The Cannabis Act officially achieved Royal Assent and with the impending legalization on October 17, 2018 comes great responsibility on the part of employers and their employees alike. The situation becomes even more complicated due to the increasing amount of laws and regulations that either directly or indirectly connect between a workplace and the use of cannabis—the Smoke Free Ontario Act, Criminal Code, Occupational Health and Safety Act, and Ontario Human Rights Code, just to mention a few. These cannabis-related and affected laws will cover a broad spectrum of categories including preventing youth from accessing marijuana, setting legal age limits, regulating marijuana use in the workplace, and other restrictions.

How Do the Canadian Cannabis Laws and Regulations Affect Your Workplace?

If you’re wondering what this entails for business owners, you’re not alone. It basically means that individual, medium-sized, and large corporations will be responsible for setting specific company-based regulations on marijuana use at the workplace. While unlawful workplace impairment will always remain strongly prohibited, many questions, in particular those related to a medical marijuana and the definition of a workplace, remain unclear and extremely confusing to many employers and business owners. The situation gets even more complicated due to the fact that in many situations employers and business owners might become personally liable for the consequences of the cannabis use by their employers.

For instance, Ontario Human Rights Code imposes extensive responsibilities on employers if an employee is able to present some form of proof that they’re using the marijuana strictly for medical purposes, in which case employers automatically owe a duty to accommodate and to prevent discrimination at the workplace. How these contradicting provisions will be balanced and coexist is still unclear. Nonetheless, it is the responsibility of each employer to establish a proper and legally justifiable compliance regime at their workplace. For example, as of yet, it’s unclear whether this entails providing coverage for medical marijuana under employees’ benefits plans, but as with other types of medications, that could depend largely on the types of benefits employers are able to offer.

Employers are empowered and strongly encouraged to continuously update their workplace impairment policies to include new legislations and customize these policies to suit the best interest of their companies and maintain an upstanding reputation within their industries.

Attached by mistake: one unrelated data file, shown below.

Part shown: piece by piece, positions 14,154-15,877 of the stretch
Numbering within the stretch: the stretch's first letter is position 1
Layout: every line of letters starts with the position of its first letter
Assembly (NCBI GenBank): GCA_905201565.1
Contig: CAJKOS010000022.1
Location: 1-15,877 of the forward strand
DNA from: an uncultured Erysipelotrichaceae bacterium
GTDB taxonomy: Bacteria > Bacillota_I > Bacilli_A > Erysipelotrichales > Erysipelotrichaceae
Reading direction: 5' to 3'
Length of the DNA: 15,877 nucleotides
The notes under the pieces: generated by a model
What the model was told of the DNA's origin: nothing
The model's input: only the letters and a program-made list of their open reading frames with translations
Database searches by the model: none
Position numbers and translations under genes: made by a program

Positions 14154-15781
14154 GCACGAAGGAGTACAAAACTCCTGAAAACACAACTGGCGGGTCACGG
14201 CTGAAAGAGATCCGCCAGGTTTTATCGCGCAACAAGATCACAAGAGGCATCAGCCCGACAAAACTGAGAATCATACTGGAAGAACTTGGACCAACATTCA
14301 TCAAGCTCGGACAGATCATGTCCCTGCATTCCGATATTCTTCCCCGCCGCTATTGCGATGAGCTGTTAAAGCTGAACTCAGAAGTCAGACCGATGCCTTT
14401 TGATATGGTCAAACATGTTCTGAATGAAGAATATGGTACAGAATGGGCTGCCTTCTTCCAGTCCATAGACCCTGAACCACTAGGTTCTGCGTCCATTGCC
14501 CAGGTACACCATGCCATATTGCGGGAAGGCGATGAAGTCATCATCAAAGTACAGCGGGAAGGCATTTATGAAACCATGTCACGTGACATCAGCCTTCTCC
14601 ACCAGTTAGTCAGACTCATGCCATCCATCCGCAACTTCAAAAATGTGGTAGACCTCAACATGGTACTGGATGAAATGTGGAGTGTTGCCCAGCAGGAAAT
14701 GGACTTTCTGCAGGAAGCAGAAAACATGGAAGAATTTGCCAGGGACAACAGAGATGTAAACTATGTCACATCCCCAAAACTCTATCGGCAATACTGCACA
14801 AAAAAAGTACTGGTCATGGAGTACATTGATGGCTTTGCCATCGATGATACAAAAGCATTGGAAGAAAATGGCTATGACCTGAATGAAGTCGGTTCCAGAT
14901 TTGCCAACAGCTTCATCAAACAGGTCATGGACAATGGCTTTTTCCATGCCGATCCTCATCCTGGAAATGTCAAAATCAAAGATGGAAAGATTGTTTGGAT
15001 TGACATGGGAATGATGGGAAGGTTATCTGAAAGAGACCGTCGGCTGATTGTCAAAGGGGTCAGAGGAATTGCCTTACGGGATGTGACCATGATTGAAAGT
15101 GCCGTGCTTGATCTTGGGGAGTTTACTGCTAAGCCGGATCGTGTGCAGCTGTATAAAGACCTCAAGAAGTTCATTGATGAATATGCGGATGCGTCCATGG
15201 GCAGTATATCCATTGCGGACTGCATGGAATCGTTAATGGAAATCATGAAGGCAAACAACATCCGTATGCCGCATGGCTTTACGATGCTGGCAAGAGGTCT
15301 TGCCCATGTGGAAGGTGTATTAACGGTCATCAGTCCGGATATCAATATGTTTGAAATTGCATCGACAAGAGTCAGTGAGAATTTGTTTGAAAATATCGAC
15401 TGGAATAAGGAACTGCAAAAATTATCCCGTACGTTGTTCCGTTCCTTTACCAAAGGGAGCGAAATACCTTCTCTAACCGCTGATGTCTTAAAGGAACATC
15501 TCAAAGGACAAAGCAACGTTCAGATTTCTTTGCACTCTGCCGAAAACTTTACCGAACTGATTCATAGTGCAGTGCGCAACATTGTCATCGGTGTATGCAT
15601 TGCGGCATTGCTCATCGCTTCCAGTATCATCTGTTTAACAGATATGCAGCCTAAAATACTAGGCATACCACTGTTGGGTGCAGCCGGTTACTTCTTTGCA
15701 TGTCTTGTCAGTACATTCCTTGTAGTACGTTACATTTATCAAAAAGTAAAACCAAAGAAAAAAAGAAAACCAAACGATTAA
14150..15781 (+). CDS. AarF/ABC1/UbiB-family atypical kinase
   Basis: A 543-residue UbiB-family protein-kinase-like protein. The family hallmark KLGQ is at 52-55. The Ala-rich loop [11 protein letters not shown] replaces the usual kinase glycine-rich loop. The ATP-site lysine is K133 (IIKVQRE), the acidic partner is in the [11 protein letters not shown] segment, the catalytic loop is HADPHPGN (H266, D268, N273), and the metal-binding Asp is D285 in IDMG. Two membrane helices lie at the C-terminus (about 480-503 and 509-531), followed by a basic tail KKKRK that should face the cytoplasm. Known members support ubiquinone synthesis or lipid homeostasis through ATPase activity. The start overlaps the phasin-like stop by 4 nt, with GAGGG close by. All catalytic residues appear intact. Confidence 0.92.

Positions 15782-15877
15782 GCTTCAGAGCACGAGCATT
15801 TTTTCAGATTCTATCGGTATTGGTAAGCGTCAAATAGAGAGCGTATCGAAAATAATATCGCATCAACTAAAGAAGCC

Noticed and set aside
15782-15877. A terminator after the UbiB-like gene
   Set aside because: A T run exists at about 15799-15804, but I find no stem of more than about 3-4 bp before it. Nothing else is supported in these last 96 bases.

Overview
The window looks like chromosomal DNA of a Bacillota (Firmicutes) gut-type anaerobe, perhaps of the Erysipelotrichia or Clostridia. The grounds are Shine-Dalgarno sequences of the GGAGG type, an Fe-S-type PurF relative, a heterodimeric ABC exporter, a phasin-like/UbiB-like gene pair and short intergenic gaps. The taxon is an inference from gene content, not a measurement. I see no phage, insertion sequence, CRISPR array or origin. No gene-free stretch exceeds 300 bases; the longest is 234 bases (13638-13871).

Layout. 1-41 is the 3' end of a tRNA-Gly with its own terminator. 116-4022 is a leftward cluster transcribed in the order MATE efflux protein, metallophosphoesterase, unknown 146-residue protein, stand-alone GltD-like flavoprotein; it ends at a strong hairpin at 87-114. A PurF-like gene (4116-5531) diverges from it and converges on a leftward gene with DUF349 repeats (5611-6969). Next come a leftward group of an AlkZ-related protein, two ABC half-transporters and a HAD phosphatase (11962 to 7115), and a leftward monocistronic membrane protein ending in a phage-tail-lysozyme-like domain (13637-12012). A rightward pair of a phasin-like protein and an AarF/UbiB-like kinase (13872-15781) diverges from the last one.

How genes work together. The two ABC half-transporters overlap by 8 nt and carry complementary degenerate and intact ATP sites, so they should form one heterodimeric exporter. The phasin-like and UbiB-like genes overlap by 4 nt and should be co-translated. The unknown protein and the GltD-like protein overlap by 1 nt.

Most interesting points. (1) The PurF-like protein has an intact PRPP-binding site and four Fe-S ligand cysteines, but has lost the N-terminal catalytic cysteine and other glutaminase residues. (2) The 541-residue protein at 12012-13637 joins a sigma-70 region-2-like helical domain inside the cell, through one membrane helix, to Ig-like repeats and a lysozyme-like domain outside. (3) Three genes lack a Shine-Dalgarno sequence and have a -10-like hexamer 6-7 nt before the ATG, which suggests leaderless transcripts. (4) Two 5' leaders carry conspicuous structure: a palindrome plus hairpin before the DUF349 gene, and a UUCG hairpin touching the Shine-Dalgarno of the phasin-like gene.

What Is Considered to Be a “Workplace”?

This is another potentially dangerous subject that every employer must consider and address in its workplace policies. What happens on the way to and from work? What if an employee gets injured or injures an innocent third party while on their way to or from the workplace?

This issue becomes particularly important for every business that involves employees driving, since in most cases the employer is responsible for the actions of such employees, including the consequences of their actions while under influence of cannabis.

How to Address Cannabis Legalization in the Workplace

Every workplace strives to maintain a strong professional reputation and culture amongst its employees and clients. With that in mind, the companies must ensure that their policies and procedures and underlying values, some of which could be established for many years are reviewed and adjusted to provide a proper and reputable balance between the new legislation and the company’s long-standing reputation.

It’s important for employers to closely evaluate their core company values and how these new laws work in compliance with them while also assessing the best interest of their employees on a personal level. Unfortunately, until all of the kinks are worked out with these new laws, learning how to completely and adequately address cannabis legalization rules in the workplace can feel a lot like walking a tightrope. It’s a fine line between catering to the health and medical needs of your employees who benefit from these new laws and respecting the values of those employees who are uncomfortable with this new development, all that while keeping your workplace operational, safe and accommodating.

Currently, the best solution to this conundrum is to establish and constantly continue revising your workplace health, safety, and impairment policies in a way that suits your company’s values without compromising the medical needs of some of your employees. Stay open-minded about the prospect of expanding your designated smoking areas for those who also require medical marijuana, but be sure to ask for proof of a prescription and that it was obtained legally.

How CBES Can Help You Navigate the New Cannabis Laws

As the nationwide legalization date for cannabis fast approaches, CBES can provide in-depth insights and advice to employers who are struggling to come up with stringent and applicable medical marijuana usage policies for their companies. Our team of professionals can help you anticipate the impact of these new laws on your business and come up with a workable plan of action that’s sure to protect your assets. Contact us today to learn more.